There are already reports of high water on Shannon tributaries this evening.
Flooding is causing delays on the Borrisokane to Cloghan road at the border between Tipperary and Offaly, near the Little Brosna River.
The River Suck is also high at Ballinasloe in east Co. Galway.
For the residents of Springfield, Clonlara, Co Clare, the nightmare of flooding has returned.
Evacuated from their homes after the River Shannon burst its banks, they are bracing themselves for more “misery”.
Around 7,000 sandbags, and pumping generators, were delivered to 10 houses, some of which have been cut off from roads and are now effectively languishing on islands.
The nightmare of devastating floods in 1995, 2009, and 2016 returned for Joe and Geraldine Quinlivan, who have built a sandbag barrier around their bungalow.
“It’s bringing back hell again,” said Joe.
“Politicians just don’t seem to care. You’ll get the politicians here when the media arrive, and when they get their faces on the papers and on the television; they go away after that, and that’s what they have been doing since 1995.”
Joe believes the solution lies in dredging trees and silt on a stretch of the Shannon about a mile from his home. However, he said, his requests have fallen on deaf ears.
“There are two types of people in this country, one that will do it and one that will talk about it,” he said. “Give me the man that will do it.”
In 2016, the family spent a seven weeks pumping floodwater away from their home night and day.
Looking over her rear garden fence at a lake of floodwater coming towards her home, Geraldine fought back tears.
“The water has risen approximately six inches since 9pm last night, and it’s still rising, so it’s a cause of great concern for us,” she said.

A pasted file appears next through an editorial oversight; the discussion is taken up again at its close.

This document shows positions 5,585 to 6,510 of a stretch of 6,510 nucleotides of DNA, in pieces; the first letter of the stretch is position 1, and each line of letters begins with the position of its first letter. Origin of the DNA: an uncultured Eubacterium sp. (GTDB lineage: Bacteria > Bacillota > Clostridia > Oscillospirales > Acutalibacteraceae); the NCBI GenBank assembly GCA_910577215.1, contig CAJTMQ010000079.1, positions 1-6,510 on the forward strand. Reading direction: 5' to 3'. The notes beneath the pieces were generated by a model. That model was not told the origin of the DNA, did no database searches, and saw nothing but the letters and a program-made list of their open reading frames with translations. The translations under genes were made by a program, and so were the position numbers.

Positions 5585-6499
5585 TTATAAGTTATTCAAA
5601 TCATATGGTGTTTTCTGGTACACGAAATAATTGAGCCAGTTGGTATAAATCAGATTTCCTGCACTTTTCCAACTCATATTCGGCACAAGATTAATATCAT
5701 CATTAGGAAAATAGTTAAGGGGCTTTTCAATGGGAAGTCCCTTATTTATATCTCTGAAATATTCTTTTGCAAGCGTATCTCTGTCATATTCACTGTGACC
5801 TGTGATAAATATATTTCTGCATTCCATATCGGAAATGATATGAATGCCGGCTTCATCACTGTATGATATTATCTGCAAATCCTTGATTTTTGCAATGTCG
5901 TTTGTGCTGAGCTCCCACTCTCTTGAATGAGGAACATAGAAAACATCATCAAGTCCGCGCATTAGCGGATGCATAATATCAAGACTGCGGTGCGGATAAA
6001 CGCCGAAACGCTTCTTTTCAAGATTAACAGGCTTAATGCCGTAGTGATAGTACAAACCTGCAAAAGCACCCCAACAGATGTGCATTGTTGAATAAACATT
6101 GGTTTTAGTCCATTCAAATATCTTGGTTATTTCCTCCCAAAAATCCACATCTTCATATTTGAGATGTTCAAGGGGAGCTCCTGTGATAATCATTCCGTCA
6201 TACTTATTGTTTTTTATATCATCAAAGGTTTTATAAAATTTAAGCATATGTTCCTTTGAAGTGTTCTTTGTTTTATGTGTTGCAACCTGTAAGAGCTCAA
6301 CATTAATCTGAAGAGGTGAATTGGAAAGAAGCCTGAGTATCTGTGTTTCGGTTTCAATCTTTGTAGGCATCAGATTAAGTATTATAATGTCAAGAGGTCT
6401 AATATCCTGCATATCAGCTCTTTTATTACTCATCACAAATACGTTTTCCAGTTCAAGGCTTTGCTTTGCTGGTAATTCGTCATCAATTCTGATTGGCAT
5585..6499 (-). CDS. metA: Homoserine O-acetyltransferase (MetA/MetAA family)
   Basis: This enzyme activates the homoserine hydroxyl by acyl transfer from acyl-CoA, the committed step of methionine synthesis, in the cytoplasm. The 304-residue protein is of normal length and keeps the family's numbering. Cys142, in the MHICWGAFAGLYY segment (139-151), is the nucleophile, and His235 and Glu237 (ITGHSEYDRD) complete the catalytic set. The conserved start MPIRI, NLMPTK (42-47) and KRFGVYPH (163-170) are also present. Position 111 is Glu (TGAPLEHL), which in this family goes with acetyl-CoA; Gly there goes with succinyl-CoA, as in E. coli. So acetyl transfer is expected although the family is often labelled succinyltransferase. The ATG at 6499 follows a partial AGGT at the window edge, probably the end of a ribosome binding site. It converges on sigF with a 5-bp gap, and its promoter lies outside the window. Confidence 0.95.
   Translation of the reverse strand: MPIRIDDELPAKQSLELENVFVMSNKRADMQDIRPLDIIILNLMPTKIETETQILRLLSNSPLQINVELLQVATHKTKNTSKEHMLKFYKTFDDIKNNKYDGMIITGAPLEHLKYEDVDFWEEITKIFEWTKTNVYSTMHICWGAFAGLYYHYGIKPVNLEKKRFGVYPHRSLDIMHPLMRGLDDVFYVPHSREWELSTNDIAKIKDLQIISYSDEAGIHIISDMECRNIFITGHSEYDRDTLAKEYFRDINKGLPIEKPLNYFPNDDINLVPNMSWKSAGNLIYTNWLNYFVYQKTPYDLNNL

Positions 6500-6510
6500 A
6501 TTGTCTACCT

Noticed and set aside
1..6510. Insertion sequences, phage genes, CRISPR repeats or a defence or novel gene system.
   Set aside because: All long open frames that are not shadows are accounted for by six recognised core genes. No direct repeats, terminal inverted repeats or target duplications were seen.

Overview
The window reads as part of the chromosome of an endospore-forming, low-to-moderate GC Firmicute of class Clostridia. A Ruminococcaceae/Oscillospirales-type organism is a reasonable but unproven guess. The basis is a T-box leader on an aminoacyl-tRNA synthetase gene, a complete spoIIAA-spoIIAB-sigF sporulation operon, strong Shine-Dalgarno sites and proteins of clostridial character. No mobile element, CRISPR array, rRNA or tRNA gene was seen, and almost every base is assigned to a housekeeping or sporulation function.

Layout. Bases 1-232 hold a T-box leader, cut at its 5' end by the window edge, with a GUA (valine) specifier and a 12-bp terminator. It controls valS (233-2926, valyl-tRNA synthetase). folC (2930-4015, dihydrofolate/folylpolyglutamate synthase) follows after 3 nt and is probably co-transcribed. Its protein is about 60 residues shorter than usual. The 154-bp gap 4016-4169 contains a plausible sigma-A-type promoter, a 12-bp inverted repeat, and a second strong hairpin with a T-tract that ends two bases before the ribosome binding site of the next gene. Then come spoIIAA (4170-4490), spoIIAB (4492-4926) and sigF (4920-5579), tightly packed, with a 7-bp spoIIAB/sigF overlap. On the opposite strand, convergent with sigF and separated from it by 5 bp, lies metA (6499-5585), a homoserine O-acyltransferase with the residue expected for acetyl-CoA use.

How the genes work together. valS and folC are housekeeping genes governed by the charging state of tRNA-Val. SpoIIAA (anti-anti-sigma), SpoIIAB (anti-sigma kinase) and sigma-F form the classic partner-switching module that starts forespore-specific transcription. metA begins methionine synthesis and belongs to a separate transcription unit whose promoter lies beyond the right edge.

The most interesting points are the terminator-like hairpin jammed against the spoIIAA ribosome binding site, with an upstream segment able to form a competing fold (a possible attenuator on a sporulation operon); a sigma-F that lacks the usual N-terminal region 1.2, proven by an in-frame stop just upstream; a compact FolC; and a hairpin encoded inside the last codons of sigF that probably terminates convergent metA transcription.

The mother of four said they have had enough.
“We cannot live like this anymore,” she said.
“It’s not good enough, we are putting up with this and living with this threat every year. This is not an acceptable way to live, we can’t cope with this physically or mentally anymore.”
Springfield is located between the Parteen Weir and Limerick. The Parteen Weir sluice gates are operated by the ESB, which in the event of increased rainfall and large volumes flowing from Athlone, must discharge flows, which in turn flood communities in the lower Shannon basin.
Plans by Clare County Council to construct a nearby embankment and pumping station have been put on hold.
John Leahy, senior engineer with the council, said an increase in rainfall is forecast for the area overnight which would likely result in floodwaters rising.
“We’ve had crews here all week making preparations”, he said. “There are some houses that have been cut off and some of those residents have been put up in local hotels,” said Mr Leahy.
Speaking on RTÉ, Kevin ‘Boxer’ Moran, minister of state for the Office of Public Works and flood relief, warned that the Shannon’s levels could exceed the 10-year flood mark tomorrow.